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Microsoft Cuts Surface Pro Pricing, But Weak Battery Life Still Clouds Sales Picture

Microsoft is trimming $100 off the price of its Surface Pro tablets. Partners say the device has promise, but feel improving battery life should be a bigger priority.

After the price cut, Microsoft is selling the 64-GB Surface Pro for $799 and the 128-GB model for $899.

While the price cut could help, the bigger issue with Surface Pro is its weak battery life, which makes it a non-starter for business users, one Microsoft partner told CRN.

"Surface Pro does everything users need from a touchscreen perspective, and it's got a [microSD] card slot for huge files. But until they improve the battery life, I don't see it catching on with businesses," said the source, who spoke on condition of anonymity.

[Related: Partners: Surface Pro's 4-Hour Battery Life Is A Deal Breaker ]

Surface Pro, which comes with an Intel i5 chip and runs full-blown Windows 8, was supposed to be the version that appealed most to business users. But, battery life has been a deal breaker for many partners and customers.

Microsoft partners are hoping rumors of a forthcoming Surface Pro upgrade, with Intel's new Haswell chips providing longer battery life, are accurate.

"Four-hour battery life stifles productivity. I can't recommend a 4-hour device even if it has a nice keyboard," a CEO for a Microsoft enterprise partner told CRN last month.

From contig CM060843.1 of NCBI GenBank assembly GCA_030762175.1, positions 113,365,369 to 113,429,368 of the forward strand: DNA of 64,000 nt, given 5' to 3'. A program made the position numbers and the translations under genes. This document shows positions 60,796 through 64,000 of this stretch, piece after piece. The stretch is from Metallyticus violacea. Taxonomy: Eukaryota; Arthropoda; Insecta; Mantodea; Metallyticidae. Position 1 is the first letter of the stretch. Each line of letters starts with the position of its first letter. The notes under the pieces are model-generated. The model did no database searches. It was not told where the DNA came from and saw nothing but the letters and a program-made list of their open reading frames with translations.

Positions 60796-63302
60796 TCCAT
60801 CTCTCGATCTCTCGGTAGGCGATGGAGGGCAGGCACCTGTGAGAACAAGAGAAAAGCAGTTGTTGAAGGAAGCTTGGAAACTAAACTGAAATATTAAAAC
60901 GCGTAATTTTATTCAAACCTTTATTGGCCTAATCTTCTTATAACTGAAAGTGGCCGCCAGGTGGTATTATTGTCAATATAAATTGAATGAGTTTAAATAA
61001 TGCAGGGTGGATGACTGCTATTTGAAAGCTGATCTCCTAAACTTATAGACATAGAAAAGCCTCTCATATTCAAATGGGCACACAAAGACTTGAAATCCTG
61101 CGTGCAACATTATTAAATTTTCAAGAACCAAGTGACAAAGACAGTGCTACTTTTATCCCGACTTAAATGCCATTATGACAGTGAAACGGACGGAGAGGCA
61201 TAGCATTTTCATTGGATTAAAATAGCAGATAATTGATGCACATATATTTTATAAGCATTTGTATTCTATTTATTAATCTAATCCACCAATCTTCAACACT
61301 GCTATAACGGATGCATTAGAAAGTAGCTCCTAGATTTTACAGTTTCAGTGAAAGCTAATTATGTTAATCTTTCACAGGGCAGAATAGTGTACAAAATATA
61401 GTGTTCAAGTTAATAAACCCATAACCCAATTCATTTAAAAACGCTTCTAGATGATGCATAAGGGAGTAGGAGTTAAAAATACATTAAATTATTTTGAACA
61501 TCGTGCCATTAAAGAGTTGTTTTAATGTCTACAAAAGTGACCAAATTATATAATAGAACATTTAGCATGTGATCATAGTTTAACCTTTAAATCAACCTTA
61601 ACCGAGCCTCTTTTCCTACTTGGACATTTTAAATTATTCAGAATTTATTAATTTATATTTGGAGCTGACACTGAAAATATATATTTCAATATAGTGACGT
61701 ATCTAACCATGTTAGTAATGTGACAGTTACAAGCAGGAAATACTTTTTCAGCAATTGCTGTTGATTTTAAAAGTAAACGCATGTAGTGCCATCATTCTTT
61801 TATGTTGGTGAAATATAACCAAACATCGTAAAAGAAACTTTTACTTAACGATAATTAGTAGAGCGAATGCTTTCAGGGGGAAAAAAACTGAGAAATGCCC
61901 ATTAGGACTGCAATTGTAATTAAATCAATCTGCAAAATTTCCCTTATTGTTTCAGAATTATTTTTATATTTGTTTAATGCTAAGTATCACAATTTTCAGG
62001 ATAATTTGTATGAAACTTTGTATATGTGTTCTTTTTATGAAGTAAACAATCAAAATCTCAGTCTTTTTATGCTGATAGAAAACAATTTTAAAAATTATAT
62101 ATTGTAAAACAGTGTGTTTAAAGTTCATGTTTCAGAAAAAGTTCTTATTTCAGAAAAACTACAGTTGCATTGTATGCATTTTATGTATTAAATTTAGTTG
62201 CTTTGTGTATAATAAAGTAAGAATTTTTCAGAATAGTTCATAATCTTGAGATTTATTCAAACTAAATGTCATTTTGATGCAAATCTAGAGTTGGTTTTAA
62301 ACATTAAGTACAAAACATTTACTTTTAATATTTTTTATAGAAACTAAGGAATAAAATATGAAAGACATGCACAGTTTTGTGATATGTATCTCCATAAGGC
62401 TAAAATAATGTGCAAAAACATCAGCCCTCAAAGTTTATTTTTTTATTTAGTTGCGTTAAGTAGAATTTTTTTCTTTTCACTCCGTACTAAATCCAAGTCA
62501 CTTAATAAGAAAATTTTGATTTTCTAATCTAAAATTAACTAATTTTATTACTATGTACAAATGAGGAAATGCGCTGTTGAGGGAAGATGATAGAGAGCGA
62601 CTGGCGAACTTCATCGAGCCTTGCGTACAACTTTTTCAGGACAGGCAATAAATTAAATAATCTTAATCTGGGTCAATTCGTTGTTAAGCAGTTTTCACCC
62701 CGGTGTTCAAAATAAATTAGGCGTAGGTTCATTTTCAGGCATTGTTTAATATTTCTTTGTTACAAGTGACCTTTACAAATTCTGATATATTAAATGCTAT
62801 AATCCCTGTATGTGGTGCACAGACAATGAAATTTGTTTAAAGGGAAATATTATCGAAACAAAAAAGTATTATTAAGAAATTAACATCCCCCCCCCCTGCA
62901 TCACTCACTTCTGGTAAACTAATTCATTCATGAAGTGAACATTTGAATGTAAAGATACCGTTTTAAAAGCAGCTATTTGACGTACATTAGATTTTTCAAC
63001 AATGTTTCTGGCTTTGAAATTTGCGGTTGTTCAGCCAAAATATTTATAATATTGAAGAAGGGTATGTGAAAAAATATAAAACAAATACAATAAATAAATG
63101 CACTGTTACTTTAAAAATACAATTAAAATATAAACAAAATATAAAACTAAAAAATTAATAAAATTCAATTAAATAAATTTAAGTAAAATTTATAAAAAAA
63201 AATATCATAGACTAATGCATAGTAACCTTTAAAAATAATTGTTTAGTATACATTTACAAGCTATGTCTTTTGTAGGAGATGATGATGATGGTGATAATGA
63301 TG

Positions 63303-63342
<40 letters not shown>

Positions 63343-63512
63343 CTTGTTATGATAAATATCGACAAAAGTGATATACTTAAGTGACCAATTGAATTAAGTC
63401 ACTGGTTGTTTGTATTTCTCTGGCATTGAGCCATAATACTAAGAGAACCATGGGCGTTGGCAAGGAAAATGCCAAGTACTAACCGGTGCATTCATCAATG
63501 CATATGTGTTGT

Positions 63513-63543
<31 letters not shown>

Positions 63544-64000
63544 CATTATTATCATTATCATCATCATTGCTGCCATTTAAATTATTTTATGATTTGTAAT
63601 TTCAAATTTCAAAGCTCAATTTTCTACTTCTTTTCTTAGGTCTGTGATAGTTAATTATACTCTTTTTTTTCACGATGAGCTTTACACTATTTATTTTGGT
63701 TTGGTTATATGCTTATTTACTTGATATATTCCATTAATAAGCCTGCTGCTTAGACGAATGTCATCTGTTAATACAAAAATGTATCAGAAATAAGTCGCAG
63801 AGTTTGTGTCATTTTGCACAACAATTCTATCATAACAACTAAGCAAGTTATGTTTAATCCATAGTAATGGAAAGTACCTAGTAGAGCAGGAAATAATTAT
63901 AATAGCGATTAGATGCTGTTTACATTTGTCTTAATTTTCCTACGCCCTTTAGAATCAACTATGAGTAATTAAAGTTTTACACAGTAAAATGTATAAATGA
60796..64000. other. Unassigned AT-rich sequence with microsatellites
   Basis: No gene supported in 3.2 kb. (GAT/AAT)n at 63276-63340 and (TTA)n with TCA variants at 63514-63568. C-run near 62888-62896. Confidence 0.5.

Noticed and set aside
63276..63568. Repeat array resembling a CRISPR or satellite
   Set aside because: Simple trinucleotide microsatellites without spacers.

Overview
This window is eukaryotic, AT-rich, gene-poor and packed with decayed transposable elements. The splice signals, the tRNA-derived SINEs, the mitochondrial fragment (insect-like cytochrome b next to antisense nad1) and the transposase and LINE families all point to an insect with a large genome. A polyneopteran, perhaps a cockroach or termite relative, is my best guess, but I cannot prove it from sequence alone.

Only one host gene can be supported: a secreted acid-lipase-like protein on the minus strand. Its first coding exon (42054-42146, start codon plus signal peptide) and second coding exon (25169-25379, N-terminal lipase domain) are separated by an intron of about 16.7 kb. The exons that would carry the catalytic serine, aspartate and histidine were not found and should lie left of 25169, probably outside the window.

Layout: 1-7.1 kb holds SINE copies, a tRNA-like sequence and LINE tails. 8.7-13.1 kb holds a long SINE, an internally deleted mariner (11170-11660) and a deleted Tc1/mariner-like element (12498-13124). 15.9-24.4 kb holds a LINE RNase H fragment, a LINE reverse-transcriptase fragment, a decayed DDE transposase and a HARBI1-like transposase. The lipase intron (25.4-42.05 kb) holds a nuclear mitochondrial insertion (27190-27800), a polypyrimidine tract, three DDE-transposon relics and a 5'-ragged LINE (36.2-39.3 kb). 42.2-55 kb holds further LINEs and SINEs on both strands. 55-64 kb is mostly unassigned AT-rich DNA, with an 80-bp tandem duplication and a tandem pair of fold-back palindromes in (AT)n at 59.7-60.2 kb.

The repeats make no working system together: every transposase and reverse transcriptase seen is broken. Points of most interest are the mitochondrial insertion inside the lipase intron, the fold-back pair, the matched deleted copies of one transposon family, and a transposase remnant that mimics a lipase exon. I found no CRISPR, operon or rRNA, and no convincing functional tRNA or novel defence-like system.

Of course, partners are also hoping Microsoft will change its stance on letting them sell Surface tablets at all, which most can't do today.

Microsoft began selling Surface Pro in May but hasn’t given any indication of how well it's selling. According to IDC figures released in May, Microsoft shipped a combined total of 900,000 Surface RT and Surface Pro tablets in the first quarter.

After Microsoft cut Surface RT pricing by 30 percent last month and took a $900 million charge during its fiscal fourth quarter, industry watchers have been waiting for its next move on Surface Pro.

While the $100 price cut won't cause as much fiscal pain as the Surface RT write-down, it's not good news, either.

Still, Surface Pro does have its supporters. Patrick Moorhead, president and principal analyst at Moor Insights & Strategy, calls Surface Pro "an enticing product" that sometimes gets misinterpreted in the marketplace.

Moorhead says the $100 price cut could spark sales as long as it's backed up with enough marketing.

"It's important to look at Surface Pro primarily as a notebook, secondarily as a tablet," he said in an email. "In that context, the value proposition works really well."


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